Despite a market selloff over the past few days, the fear that had increased recently as investors awaited two days of Fed Chair Jerome Powell’s testimony to Congress that commenced last Wednesday evaporated rapidly, with the markets jumping to fresh highs as Powell supported the argument for easing monetary policy.
In written testimony to the House Financial Services Committee, Powell claimed that business investments throughout the U.S. have languished “notably” recently as uncertainties over the economic outlook persist.
“Crosscurrents have reemerged,” Powell said. “Many FOMC participants saw that the case for a somewhat more accommodative monetary policy had strengthened. Since then, based on incoming data and other developments, it appears that uncertainties around trade tensions and concerns about the strength of the global economy continue to weigh on the U.S. economic outlook.”
However, is a Fed rate cut truly in the cards, and does it make sense right now?
“It just doesn’t smell right given the strength of the economic data,” said Chis Rupkey, chief financial economist at MUFG Union Bank. “The consumer is back in a big way. You really have to ask yourself why they are going to cut rates.”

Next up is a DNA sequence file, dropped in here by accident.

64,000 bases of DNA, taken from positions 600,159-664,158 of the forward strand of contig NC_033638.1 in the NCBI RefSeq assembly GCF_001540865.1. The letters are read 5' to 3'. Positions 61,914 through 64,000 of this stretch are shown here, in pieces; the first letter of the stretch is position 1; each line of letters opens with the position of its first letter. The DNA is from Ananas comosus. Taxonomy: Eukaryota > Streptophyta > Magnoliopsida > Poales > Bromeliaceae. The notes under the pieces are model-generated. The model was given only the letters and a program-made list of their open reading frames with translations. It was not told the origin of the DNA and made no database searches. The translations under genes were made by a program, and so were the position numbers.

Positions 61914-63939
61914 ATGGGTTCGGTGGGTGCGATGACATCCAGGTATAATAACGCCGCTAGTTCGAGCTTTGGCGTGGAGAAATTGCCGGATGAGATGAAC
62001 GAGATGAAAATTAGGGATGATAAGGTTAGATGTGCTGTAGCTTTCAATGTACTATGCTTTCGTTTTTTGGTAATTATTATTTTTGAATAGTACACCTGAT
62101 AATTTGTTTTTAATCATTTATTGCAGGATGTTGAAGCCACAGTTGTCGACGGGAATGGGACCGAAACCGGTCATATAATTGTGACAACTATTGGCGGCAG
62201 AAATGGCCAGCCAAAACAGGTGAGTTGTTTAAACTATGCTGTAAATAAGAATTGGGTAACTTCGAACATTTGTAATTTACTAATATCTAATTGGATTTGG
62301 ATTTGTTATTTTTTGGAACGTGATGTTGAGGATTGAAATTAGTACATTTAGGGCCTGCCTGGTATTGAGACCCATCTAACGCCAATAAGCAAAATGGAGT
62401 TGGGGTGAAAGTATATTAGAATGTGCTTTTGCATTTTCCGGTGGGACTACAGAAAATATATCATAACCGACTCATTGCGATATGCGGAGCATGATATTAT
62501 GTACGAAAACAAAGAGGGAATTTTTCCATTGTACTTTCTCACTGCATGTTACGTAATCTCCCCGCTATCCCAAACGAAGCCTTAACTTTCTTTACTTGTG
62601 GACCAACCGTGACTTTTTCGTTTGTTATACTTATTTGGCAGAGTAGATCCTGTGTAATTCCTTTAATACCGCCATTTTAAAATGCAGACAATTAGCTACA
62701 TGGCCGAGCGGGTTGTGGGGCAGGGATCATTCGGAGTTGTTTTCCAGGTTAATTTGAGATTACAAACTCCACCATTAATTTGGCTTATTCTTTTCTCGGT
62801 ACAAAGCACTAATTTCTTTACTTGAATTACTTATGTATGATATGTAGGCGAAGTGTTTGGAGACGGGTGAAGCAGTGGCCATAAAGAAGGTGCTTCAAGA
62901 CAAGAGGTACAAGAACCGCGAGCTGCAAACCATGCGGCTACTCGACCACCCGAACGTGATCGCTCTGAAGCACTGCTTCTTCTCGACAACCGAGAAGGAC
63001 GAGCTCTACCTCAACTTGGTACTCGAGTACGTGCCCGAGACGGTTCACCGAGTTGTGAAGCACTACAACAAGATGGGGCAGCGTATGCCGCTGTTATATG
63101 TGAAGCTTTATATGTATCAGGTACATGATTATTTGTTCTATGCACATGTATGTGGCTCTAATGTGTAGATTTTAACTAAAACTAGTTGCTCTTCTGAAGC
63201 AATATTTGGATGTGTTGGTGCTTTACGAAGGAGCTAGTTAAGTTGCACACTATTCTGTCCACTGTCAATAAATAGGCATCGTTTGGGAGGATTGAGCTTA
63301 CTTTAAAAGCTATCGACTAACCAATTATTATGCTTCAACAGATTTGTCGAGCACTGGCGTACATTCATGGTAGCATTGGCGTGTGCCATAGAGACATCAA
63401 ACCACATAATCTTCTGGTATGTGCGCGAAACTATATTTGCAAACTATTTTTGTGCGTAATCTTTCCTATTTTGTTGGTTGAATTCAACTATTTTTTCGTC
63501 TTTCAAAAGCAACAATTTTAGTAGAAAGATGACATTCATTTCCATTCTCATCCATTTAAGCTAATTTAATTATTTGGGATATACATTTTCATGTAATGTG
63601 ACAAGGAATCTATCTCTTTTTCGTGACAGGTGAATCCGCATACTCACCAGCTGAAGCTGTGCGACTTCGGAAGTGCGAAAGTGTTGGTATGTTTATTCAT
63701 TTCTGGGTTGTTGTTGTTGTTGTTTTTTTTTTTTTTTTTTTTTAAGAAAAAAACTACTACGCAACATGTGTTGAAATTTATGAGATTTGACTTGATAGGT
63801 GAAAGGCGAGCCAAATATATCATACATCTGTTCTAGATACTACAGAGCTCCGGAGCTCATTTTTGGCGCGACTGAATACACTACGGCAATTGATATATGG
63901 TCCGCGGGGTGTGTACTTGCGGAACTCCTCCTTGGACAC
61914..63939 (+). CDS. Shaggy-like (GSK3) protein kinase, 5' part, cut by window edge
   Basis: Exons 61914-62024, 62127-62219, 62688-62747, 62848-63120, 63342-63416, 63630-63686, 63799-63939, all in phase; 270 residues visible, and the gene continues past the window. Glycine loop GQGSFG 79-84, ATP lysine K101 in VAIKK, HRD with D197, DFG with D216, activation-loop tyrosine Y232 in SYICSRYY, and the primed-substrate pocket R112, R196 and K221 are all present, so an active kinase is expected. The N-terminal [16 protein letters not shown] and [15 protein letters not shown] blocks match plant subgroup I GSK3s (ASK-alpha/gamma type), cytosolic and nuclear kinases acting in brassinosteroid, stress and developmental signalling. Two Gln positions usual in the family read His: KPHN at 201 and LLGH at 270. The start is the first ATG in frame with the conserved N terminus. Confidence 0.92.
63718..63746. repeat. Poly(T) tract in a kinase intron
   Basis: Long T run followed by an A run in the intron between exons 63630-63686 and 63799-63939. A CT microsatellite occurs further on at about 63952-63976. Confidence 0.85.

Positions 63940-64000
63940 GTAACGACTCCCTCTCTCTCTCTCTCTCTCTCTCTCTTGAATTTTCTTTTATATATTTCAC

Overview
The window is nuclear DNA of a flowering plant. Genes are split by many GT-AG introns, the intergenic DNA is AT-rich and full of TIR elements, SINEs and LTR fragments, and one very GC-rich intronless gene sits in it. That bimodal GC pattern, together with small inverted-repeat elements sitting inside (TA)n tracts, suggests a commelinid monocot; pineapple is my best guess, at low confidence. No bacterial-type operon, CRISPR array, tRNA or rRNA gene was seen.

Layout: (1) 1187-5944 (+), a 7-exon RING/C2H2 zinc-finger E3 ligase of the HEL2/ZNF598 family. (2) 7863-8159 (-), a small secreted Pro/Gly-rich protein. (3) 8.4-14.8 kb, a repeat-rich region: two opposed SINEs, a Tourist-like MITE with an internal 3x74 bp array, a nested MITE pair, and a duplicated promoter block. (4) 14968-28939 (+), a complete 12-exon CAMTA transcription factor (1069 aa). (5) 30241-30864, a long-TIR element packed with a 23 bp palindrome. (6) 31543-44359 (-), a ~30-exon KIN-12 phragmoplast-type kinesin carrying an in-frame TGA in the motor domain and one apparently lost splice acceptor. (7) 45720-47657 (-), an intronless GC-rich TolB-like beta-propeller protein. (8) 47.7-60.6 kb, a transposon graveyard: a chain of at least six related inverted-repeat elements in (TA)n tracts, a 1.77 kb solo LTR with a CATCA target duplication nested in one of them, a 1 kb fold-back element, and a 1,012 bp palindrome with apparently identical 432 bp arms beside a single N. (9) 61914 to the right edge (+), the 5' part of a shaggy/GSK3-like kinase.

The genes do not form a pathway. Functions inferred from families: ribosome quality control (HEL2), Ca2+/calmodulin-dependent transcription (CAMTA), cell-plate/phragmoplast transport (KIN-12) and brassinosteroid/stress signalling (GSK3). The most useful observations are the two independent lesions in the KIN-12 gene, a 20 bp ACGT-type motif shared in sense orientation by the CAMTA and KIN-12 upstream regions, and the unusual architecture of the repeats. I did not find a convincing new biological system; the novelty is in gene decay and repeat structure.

“This really takes the cake in terms of just how strong the consumer is,” Rupkey said. “The Fed has their story and they’re sticking to it. So despite the data, despite the strong jobs numbers, they believe this is an insurance cut. A risk management cut is necessary for two factors: one is the slowing global economy, and No. 2 is the fact that inflation has been below the 2% target for so long. Given those two factors, I expect them to go. If not, you’re going to hear a whole lot of ruckus out of the White House.”
Still, there is a lot of interpretation when it comes to how investors decide how to weigh Fed speak in terms of market making decisions. Powell’s indication that he is ready to “act as appropriate to sustain the expansion,” a phrase seen in the markets as code for an impending rate cut.
Powell has said that the slowing global economy and the ongoing trade battle between the U.S. and China, as well as the debt ceiling negotiations in Congress, a potentially messy Brexit, and the Fed’s struggle to bring inflation up to the 2% target level could all rationalize a rate cut.
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